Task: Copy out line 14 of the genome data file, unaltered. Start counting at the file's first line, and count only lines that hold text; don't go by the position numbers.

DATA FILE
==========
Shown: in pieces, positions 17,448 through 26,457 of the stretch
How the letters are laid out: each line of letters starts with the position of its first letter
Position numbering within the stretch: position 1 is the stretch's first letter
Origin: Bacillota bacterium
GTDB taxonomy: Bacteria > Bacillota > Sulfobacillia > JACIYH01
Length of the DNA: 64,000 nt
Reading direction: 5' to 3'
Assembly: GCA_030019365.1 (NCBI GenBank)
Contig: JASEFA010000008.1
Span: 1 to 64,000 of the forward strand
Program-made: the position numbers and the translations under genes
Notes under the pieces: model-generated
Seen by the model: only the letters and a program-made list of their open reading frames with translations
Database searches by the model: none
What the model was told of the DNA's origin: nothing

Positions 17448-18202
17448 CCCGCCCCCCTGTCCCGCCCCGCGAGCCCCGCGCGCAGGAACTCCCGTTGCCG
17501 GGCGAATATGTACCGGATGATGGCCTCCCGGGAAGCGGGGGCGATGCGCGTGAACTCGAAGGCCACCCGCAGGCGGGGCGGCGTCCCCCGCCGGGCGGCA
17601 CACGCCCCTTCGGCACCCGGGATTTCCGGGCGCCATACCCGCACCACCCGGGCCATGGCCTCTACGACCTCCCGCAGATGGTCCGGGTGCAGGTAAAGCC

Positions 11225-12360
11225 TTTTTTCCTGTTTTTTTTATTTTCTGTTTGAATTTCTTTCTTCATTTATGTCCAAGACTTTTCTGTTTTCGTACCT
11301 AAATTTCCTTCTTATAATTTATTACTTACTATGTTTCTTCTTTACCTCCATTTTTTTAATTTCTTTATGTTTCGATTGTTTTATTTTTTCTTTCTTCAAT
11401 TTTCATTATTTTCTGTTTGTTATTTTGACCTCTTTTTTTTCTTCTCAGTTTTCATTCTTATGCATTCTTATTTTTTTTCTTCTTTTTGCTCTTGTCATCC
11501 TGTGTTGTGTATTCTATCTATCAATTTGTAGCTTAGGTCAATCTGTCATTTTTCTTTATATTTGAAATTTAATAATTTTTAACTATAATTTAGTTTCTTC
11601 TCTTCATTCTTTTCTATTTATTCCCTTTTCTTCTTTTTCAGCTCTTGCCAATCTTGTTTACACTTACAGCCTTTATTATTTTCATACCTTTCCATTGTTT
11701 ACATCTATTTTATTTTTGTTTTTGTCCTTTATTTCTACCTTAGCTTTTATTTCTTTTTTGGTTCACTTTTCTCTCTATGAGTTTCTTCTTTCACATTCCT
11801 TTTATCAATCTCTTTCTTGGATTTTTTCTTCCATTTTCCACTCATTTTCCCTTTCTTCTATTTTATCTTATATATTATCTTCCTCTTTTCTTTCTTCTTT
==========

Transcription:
Database searches by the model: none